Good luck, and let us know how it went.

Bruce


Debra Farmer

4 posts

Posted Tuesday, October 30, 2012 at 4:30 PM  

What about a "what's wrong with this picture"?  Have people doing both right and wrong thing - the learner has to pick out the "wrong" items.  Maybe instead of doing this on one slide (would probably be impossible), you could "sprinkle" them throughout the course.  

 


Mark Mulkerin

16 posts

Posted Tuesday, October 30, 2012 at 5:15 PM  

Perhaps a police line up or something Dragnet style.  It will allow you to conceptually group items in terms of types of violation while creating a story or personality to hang the items on.  I.e. you have your Inappropriate Eddie convicted of a variety of inappropriate comments and a general lack of regard for other employees or your Short Cut Steve filling out various paperwork without doing the work etc.


User Rank Daniel Brigham

1,281 posts

Posted Wednesday, October 31, 2012 at 10:32 AM  

A simple solution would be to group the items and create a tab interaction. Not riveting, but perhaps a decent way to soften the blow. Personally, I'd talk to the SME explain why this approach won't work, no matter how creative the presentation is.


David Steffek

80 posts

Posted Wednesday, October 31, 2012 at 2:47 PM  

Similar to Bruce's idea, sprinkle icons throughout the course (preferrably each tip will have a unique icon) that the learner interacts with to show the tip. Ideally put the tips on pages with topics relevant to the tip.

 

In the background, use variables to keep track of which tips have been found.

 

Then, at the end of a section or other significant point, show a "scorecard" - show in full color the icons of the tips that they found and show in black/white the tips that they missed. Provide a link/tip on the missed ones indicating where to go back and look for them.


User Rank Bruce Graham

7,308 posts

Posted Wednesday, October 31, 2012 at 3:00 PM  

David Steffek said:

Similar to Bruce's idea, sprinkle icons throughout the course (preferrably each tip will have a unique icon) that the learner interacts with to show the tip. Ideally put the tips on pages with topics relevant to the tip.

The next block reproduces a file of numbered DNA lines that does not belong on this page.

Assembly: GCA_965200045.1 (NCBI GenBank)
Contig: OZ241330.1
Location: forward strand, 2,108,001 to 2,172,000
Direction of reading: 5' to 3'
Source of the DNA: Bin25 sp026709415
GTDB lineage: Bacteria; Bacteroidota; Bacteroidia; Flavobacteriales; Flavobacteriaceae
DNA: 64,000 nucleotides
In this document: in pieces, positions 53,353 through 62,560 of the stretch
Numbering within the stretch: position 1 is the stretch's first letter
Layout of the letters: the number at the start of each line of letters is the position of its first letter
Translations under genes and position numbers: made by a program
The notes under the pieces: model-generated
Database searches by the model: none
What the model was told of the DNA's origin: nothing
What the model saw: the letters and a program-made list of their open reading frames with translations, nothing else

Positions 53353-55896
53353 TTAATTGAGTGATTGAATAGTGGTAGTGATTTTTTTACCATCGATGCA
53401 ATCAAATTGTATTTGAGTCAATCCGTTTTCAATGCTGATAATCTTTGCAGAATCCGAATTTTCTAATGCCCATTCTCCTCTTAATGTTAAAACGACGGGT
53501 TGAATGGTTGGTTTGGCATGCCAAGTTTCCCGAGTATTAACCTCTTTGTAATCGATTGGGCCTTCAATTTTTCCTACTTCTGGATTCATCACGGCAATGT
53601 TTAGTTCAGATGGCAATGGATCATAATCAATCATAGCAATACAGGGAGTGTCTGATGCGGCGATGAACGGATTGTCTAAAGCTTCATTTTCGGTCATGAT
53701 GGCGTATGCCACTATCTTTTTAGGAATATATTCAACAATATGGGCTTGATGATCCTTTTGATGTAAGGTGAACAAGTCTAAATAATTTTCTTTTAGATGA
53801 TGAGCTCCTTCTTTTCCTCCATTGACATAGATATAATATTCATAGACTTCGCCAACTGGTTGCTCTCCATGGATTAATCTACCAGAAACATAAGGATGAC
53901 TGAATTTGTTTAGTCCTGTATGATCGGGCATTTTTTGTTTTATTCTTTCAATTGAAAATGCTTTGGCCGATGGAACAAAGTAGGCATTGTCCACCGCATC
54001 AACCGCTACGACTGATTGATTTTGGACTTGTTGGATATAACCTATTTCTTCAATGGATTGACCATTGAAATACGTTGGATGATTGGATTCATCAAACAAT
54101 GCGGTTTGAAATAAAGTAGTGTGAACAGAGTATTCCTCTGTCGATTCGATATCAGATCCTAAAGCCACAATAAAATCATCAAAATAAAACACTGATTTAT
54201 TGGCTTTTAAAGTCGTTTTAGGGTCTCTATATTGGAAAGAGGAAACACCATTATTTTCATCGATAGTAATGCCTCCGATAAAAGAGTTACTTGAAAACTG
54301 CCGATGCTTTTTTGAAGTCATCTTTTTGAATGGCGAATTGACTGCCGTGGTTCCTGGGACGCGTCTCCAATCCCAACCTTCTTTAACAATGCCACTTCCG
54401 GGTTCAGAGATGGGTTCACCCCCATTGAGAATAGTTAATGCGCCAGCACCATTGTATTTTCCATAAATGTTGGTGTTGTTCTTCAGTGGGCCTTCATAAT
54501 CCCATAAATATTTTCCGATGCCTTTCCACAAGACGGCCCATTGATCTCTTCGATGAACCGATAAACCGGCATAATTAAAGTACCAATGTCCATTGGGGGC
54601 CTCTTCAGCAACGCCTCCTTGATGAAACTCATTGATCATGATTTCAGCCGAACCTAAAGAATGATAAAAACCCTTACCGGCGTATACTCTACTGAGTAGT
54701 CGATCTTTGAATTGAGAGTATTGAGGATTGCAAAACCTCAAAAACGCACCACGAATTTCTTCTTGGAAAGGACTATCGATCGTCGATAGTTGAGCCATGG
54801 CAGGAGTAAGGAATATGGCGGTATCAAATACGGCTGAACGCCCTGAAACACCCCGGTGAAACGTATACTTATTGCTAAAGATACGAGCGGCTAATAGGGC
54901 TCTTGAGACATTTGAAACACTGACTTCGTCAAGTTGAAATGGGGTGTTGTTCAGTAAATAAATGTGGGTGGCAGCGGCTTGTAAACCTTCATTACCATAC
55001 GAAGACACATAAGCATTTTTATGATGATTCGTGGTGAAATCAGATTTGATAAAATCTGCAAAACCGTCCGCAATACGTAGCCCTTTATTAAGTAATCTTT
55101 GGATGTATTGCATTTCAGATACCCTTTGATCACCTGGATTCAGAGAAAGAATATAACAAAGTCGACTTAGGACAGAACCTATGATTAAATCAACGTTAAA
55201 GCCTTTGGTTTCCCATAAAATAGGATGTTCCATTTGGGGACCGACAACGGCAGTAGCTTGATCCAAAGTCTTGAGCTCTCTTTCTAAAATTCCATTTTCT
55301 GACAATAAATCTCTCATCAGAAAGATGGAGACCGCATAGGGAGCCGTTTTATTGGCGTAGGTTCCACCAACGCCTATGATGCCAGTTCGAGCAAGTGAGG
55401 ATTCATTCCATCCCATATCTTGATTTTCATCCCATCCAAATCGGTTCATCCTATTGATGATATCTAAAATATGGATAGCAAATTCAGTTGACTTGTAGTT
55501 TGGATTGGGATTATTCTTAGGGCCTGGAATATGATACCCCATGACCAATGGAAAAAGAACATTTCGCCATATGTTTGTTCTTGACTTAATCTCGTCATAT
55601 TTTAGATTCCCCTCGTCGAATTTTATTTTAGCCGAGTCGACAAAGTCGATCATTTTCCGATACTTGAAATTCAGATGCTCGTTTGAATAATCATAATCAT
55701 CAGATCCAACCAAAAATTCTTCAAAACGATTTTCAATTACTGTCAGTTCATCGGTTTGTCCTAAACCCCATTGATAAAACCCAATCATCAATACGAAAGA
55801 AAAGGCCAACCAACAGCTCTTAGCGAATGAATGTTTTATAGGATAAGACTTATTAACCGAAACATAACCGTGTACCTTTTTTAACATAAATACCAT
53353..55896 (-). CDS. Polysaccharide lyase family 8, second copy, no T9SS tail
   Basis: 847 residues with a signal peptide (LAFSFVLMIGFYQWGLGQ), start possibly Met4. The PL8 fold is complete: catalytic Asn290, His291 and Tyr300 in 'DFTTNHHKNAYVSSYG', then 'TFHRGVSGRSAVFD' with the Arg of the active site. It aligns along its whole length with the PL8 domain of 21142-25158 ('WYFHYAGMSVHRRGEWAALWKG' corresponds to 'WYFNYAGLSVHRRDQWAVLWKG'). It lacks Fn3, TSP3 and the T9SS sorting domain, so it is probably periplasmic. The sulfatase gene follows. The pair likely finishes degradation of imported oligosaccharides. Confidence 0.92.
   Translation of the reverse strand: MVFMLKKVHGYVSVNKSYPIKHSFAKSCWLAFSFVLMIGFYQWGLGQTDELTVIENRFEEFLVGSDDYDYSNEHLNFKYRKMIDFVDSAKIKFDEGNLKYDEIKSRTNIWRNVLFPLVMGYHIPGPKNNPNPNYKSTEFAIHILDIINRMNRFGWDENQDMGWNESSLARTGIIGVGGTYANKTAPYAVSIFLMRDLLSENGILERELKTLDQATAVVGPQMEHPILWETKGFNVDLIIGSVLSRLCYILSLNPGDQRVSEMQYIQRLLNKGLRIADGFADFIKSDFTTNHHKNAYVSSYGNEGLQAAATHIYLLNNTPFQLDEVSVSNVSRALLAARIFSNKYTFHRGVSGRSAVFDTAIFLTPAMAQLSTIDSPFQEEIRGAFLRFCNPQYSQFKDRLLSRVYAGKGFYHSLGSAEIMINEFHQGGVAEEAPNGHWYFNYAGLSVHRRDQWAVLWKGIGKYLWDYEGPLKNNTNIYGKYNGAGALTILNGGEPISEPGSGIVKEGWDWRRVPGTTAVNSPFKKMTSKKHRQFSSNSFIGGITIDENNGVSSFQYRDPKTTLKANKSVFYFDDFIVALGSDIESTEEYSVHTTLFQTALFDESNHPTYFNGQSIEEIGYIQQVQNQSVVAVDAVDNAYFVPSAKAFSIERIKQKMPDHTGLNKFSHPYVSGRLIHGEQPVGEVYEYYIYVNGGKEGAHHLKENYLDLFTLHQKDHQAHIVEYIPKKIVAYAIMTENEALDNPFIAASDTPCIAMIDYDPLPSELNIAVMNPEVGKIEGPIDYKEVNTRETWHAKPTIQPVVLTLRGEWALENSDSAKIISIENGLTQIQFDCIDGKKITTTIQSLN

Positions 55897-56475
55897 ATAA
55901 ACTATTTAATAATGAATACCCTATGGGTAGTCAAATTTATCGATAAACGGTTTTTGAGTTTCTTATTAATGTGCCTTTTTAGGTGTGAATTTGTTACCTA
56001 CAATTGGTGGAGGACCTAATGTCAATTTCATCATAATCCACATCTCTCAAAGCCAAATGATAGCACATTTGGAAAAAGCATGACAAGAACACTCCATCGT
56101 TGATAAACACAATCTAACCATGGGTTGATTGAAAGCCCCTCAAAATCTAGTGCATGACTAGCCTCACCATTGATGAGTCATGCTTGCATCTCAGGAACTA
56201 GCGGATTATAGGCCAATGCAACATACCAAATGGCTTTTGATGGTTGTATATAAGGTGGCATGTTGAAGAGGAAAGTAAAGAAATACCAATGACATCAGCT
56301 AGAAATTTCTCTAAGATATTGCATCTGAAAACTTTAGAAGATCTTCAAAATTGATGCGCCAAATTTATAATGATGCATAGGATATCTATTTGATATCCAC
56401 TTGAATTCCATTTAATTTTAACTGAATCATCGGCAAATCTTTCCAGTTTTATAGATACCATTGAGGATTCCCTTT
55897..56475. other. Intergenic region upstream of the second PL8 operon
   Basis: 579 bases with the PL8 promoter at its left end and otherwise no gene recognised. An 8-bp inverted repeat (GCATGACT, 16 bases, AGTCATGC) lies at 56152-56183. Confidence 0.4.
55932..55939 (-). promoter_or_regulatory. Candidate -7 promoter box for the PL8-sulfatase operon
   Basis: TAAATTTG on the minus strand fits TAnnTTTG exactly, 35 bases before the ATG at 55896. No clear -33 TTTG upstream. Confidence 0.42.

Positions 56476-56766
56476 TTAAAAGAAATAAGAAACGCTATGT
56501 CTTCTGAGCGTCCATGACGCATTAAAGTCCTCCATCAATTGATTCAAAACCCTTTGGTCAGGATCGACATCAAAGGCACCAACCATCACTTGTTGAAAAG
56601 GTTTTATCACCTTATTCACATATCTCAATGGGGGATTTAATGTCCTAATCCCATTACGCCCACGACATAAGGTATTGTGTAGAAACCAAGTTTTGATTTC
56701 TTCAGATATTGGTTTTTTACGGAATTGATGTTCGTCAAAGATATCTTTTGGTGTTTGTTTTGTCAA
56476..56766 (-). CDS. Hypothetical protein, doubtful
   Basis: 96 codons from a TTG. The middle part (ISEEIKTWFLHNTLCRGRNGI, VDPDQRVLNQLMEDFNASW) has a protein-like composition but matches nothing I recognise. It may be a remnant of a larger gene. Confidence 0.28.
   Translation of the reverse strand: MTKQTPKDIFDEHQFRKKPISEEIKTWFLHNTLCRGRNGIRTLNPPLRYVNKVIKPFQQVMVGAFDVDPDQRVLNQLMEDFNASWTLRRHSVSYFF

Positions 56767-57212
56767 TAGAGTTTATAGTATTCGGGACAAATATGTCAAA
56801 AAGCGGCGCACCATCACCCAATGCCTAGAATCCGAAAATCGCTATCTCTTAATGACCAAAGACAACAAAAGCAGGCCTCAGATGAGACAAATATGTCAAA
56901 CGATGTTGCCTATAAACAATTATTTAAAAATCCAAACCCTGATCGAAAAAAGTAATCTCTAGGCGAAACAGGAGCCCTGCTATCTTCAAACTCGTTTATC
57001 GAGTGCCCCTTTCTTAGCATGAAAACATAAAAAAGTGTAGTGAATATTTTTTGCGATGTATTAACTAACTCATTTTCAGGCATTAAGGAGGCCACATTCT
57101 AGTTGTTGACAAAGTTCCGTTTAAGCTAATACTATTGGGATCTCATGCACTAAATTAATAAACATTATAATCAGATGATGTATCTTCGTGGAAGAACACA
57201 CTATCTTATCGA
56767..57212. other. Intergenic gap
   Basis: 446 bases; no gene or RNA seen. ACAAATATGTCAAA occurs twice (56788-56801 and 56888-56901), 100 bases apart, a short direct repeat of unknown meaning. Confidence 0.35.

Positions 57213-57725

In the background, use variables to keep track of which tips have been found.

Then, at the end of a section or other significant point, show a "scorecard" - show in full color the icons of the tips that they found and show in black/white the tips that they missed. Provide a link/tip on the missed ones indicating where to go back and look for them.


Love that as a plan and execution  

Bruce


Rich Johnstun

134 posts

Posted Thursday, November 01, 2012 at 12:34 PM  

Maybe consider build an animated info graphic. They can take some time to do, but I've used them with very high retention and recall. I do a lot of video production so that is where my mind usually goes. 

 

Here is an example of what I mean. 

 

http://www.youtube.com/watch?v=r__UEFT0hPk

 

 


Aarti Talwar

42 posts

Posted Thursday, November 01, 2012 at 5:40 PM  

Hey everyone,

 

Wow, never thought i'd get such cool ideas around displaying 30 bullet lists.... appreciate it totally!

 

Jon - I looked at the info graphic video and it was awesome!

 

I started building out an info graphic using Prezi and was wondering, is there any way I can integrate my Prezi content into my elearning course? I am using Articulate Studio '09 as the authoring tool.

 

I will go ahead and post this question as a general one as well, to get inputs from the community.

 

If anyone has ideas on how this can be done, let me know.

 

Thanks

Aarti


User Rank Bruce Graham

7,308 posts

Posted Friday, November 02, 2012 at 12:05 AM  

Hi Aarti,

There was a thread about Articulate and Prezi integration on the old Articulate Forums, see here.

Hope this helps.

Bruce